Basic essentials checklist for an EDL/XML/AAF workflow conform.

Additionally, is the colourist is doing the final exports? If so, are there any graphics/titles that they will need? Try to think ahead and provide them with any assets that could be useful. Not sure if it's useful? Ask!


How do we create a flattened XML in Premiere Pro?

Start by duplicating the timeline and flatten all video layers as applicable. If there are any stacked opaque layers and/or two-layer crossfades leave them as is. Finally delete all titles, graphics and audio.

Original timeline, Premiere Pro.

Duplicated, flattened timeline, Premiere Pro.

In Premiere Pro, right click on the tracks in the timeline to delete all empty video and audio tracks:

Delete Tracks menu, Premiere Pro.

This final step should eliminate any redundant track layers and render a timeline that looks something like this:

Finished timeline for an EDL/XML/AAF export, Premiere Pro.

Flattening the timeline gives the colourist a clean work space with no pesky audio tracks or video layers cluttering up their colouring timeline.


It is essential that this low-quality reference file has all speed ramps, sizing/position changes (i.e. 4K crop-ins during interviews), text elements, graphics and audio mix-down included. This file will not be used for grading purposes, so feel free to include burnt-in LUTs or temporary grades.

Speaking of burn-ins - the reference file will need to have source timecode, record timecode and clip/file name burnt-in to the picture. My recommended specifications for reference files are below:

Make sure to create this file from the original timeline, not the duplicated flattened sequence that the EDL/XML/AAF was exported from.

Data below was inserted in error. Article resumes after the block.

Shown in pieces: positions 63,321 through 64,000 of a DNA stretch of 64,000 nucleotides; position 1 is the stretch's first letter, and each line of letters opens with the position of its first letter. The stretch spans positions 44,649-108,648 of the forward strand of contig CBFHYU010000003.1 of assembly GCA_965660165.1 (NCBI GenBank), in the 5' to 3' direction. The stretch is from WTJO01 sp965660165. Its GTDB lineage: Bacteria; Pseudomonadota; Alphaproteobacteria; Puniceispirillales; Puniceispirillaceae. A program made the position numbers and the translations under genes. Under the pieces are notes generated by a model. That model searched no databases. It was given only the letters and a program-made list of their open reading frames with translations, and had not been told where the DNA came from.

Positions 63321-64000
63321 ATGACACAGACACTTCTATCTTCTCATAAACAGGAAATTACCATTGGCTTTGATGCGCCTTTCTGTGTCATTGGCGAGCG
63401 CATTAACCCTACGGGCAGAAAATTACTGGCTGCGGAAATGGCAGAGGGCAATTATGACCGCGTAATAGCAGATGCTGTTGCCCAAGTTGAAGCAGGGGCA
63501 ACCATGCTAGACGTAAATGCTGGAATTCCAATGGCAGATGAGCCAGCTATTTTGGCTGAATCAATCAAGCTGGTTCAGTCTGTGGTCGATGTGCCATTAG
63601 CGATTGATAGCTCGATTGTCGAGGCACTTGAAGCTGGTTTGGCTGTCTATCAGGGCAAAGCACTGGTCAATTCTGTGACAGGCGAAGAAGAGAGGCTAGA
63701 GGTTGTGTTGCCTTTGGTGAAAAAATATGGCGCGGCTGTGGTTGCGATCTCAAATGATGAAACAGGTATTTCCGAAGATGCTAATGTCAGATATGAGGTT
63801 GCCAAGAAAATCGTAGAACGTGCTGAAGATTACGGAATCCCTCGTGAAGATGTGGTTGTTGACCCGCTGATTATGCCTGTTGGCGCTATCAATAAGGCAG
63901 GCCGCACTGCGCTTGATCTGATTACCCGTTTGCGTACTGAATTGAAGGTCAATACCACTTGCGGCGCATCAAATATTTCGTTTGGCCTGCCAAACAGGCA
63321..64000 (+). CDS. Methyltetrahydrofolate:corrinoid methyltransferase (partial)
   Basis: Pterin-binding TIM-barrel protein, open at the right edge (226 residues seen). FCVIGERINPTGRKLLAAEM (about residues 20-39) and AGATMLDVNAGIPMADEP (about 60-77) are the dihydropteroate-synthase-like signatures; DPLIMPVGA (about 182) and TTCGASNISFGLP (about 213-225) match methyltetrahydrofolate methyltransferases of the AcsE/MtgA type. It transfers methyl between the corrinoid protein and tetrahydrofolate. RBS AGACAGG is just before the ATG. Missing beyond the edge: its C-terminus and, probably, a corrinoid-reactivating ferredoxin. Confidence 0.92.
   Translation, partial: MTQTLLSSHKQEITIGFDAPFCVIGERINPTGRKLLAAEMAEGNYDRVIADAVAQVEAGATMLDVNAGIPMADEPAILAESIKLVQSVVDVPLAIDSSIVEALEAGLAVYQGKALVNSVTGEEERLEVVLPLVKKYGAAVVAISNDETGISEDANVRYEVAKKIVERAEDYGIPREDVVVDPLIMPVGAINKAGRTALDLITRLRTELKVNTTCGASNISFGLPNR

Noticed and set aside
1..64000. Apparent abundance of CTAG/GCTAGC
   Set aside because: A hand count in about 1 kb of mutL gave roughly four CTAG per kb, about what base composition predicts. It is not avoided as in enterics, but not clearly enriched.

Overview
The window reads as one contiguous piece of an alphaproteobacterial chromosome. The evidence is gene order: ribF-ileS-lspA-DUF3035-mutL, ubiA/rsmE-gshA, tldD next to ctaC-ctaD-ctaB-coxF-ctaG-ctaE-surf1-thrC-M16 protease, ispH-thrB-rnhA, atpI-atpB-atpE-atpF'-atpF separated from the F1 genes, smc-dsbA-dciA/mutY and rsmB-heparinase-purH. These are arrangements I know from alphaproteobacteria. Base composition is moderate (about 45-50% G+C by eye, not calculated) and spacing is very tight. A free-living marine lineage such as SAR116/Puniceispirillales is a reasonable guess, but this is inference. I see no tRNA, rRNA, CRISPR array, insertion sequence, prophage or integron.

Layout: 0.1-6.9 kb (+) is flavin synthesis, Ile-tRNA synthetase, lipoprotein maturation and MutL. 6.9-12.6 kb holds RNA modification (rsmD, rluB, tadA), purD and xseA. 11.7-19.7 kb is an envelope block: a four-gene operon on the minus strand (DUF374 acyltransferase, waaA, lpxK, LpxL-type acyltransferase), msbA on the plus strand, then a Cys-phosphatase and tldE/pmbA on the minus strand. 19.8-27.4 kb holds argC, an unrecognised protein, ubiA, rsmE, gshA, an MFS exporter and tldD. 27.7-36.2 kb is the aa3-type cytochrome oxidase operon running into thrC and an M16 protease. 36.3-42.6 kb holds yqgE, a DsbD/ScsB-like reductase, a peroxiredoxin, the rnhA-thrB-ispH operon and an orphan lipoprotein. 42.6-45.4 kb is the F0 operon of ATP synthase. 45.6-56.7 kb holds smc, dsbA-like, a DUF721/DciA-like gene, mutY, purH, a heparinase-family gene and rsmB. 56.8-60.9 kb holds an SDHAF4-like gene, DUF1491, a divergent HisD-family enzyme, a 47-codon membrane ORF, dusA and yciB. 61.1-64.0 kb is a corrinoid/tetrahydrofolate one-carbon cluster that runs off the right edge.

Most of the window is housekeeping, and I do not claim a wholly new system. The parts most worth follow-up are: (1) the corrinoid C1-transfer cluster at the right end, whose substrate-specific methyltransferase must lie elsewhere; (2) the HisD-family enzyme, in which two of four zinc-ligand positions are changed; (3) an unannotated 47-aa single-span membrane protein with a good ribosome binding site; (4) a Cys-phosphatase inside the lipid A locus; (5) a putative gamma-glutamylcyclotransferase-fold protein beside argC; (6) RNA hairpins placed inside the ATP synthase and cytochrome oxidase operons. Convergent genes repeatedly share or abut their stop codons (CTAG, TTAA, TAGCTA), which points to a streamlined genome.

There are a myriad of issues that can complicate/stop the EDL Workflow from running smoothly, ranging from renamed camera proxies to nested sequences. Sometimes there just isn't any time to solve these technical issues. Sometimes, you just need to get grading. Quickly!

Scene Cut Workflow to the rescue!

The Scene Cut Workflow can simplify the online/conform process with only one small compromise regarding image quality.

The editor is required to render an extremely high bit-rate, native resolution export of the full edit for grading purposes. This singular file is put through the ‘Scene Cut’ tool in Resolve and the edit points are added automatically and efficiently.

The obvious issue here is that the raw camera files have now been exported and compressed before the colour grade. Depending on the project, this can either make or break the decision to use this workflow. Generally though, it's fine.

Oh and don't forget, if there are camera proxies in the edit - the proxies will need to be re-linked to the high-quality camera raw files before exporting this Scene Cut file.

My recommended specifications for this Scene Cut file are below:

Hand off this file and let the colourist grade to their heart's content.

Hopefully that sheds some light on the assets that an editor will need to provide for the colourist's conform process. My last piece of advice would be to give your colourist a phone call! It's a lovely excuse to inquire about the technical as well as introducing yourself to a person you may not have worked with before.